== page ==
Chief among these is Palmer’s dubious distinction between what refers to as temporary media and permanent media. Guess which one is which?
Here’s how he puts it:
The brands that have historically achieved the most permanence are the giant ones that can afford to have an ad in a medium that hits your eyes once or more a day every day. The branding (hopefully) accumulates over time, but the messages themselves are disposable, mostly randomly distributed and, as a result, strictly temporary. These old media are temporary. Brands, however, are permanent. The good news is that, in the Internet, we finally have a medium that's permanent.
Even if I could sort out the overlap between brands and media here (maybe I should be critiquing the Adweek editor instead?) I’m still not sure what Palmer means by permanent. I’m pretty sure it doesn’t mean what he thinks it means. Brands are permanent? The internet is permanent? I’m assuming he can’t mean the medium itself (The internet is a baby in comparison to TV and radio). But if I assume he means that digital marketing is somehow more permanent (because people interact with it) than old media marketing, he seems to get the point exactly wrong.
Great ads, ads broadcast on old media, have lingered in the culture for years if not decades. Copy from boring old media ads have completely permeated our culture--for better or worse--and will linger as long as the dialect does. (Wassap, where’s the beef? Plop, plop, etc., etc., You want more examples just check look at the taglines filled in by a nine year old on a previous post.) By comparison, marketing on the internet has a very short lifespan indeed. Consumers are still looking up the Mean Joe Green Coke Ad and feeling all misty-eyed over the image of racial harmony decades after it was broadcast, but few people want to mess around with last years or even last months microsite. Anyone still playing with subservient chicken? I'm not suggesting this won't change, but the evidence isn't on Palmer's side here. At least not yet.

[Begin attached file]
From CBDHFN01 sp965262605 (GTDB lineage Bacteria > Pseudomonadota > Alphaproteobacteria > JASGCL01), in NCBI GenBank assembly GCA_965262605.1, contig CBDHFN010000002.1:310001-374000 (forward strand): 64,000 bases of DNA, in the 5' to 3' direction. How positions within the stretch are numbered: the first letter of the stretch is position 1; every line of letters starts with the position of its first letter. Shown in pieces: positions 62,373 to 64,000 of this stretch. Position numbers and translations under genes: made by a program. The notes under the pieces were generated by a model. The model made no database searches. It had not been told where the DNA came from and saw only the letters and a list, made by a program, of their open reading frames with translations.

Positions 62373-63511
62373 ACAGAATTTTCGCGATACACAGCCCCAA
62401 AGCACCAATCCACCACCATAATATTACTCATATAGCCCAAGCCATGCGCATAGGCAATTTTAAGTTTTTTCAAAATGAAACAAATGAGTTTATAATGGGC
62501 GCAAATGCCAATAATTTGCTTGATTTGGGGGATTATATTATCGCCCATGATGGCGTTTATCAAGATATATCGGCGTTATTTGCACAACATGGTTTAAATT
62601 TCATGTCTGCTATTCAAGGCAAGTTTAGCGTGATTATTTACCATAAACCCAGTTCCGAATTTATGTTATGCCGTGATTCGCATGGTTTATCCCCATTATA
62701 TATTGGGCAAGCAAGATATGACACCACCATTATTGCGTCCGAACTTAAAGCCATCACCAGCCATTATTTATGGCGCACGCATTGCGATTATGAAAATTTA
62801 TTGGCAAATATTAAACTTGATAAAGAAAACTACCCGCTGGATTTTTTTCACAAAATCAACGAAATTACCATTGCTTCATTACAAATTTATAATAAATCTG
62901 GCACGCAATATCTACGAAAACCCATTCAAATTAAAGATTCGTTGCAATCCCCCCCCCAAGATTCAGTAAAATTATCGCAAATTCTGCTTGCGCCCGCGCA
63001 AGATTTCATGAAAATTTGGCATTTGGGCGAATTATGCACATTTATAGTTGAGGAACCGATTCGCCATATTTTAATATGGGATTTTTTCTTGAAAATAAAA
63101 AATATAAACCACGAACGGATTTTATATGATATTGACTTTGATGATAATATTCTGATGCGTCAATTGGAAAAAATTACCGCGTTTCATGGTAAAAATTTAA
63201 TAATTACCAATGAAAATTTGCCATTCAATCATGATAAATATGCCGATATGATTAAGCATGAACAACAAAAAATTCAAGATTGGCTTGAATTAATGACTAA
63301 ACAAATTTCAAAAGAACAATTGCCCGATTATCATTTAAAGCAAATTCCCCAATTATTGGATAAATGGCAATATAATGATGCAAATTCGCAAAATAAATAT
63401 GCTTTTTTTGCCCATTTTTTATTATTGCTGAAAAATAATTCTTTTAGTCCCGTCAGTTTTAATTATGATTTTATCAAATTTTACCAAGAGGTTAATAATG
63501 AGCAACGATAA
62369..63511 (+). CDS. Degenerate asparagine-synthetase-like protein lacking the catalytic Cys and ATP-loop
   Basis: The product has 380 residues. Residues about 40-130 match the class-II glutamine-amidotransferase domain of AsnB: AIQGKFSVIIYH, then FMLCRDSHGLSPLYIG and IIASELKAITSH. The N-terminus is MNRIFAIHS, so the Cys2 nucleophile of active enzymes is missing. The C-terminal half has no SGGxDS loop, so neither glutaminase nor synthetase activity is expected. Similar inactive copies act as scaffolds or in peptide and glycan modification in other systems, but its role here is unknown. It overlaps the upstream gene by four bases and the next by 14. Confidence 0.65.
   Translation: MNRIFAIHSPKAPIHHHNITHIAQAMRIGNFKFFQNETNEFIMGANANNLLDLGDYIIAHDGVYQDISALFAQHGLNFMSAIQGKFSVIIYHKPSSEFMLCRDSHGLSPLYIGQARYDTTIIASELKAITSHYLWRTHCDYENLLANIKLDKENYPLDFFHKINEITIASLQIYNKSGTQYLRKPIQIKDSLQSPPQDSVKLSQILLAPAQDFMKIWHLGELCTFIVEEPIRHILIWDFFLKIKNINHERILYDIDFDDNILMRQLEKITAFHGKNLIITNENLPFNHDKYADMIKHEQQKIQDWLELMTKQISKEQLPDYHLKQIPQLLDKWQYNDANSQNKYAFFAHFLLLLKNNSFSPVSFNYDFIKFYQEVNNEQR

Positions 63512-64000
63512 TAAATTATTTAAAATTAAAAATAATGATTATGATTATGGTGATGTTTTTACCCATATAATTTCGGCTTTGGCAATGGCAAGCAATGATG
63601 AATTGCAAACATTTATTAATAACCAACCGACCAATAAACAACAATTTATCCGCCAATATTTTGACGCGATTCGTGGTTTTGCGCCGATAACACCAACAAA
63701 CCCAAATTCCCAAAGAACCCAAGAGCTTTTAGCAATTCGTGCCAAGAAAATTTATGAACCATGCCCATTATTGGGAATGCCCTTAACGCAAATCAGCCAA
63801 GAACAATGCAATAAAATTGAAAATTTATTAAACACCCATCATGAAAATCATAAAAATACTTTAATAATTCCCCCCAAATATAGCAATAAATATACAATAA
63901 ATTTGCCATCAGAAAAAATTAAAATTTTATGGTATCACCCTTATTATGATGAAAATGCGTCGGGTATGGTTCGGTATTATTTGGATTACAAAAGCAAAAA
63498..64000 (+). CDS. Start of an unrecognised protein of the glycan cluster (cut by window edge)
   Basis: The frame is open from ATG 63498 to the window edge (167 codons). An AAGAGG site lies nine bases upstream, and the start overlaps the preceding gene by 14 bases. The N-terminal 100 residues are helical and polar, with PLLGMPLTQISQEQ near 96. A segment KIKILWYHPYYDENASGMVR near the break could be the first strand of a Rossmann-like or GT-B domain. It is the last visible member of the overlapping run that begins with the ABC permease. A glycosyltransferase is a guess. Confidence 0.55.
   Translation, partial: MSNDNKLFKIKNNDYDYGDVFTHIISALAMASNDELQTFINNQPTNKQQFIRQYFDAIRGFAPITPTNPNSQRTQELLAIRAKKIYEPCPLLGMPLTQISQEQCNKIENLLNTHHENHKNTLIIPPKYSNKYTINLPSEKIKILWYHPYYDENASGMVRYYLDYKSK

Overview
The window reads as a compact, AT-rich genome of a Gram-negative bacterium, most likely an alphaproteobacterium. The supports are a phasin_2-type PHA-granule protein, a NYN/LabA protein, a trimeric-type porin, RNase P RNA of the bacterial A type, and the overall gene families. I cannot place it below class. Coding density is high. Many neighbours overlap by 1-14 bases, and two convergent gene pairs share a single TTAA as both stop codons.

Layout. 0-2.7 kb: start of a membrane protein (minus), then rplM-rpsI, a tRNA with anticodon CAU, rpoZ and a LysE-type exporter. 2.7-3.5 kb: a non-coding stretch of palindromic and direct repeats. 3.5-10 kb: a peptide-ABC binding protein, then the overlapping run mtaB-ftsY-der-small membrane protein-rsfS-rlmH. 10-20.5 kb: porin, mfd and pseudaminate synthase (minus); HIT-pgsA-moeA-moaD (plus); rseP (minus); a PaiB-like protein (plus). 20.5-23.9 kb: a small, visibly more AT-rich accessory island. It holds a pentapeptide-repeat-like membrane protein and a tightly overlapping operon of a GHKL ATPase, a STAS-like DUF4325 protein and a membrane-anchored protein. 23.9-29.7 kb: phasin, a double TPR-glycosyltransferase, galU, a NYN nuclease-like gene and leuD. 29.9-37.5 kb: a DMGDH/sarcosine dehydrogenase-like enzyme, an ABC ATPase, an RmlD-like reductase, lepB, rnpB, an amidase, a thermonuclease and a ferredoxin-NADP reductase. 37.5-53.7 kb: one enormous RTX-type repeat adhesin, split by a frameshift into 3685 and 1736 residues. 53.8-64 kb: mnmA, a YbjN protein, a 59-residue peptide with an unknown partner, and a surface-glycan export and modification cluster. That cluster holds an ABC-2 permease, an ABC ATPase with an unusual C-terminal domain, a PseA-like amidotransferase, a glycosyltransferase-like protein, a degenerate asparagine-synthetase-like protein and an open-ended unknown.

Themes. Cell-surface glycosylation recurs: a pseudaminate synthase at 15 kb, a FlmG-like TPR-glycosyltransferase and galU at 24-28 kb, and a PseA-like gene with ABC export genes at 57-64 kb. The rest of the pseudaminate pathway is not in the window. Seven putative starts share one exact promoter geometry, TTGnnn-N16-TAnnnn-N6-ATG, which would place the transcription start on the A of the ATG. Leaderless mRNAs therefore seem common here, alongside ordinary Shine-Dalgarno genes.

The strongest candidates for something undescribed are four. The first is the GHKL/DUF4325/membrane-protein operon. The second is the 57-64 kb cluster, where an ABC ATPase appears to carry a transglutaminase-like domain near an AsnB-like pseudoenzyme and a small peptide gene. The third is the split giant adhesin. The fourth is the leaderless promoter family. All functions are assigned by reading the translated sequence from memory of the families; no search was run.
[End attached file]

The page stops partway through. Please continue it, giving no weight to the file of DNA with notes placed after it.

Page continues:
Isn’t one of the chief virtues of marketing—as Palmer makes clear in the same column—the fact that it’s relatively easy and cheap to change over time? It’s the opposite of permanent, in a good way, particularly in relation to something relatively fixed and expensive, like film.
Palmer ends the column with an equally either odd rant about how there was no real “brand value” before the internet came along. I suppose he means that’s because it was harder to measure the contribution of old media to brand development than it is now that we have web analytics.
Again, no one will argue that the accountability of digital media—the fact that you can measure what people do with it—is very handy, but again, it seems that Palmer seems to have forgotten that stories are also very powerful entities, sometimes less, sometimes more powerful than tools, digital or otherwise.
The fact that you can’t necessarily click through a storytelling experience or exactly measure what it means to “identify” with a character doesn’t mean something isn’t happening, and that something isn't having an enormous and sometimes even permanent impact on our perceptions, feelings and actions.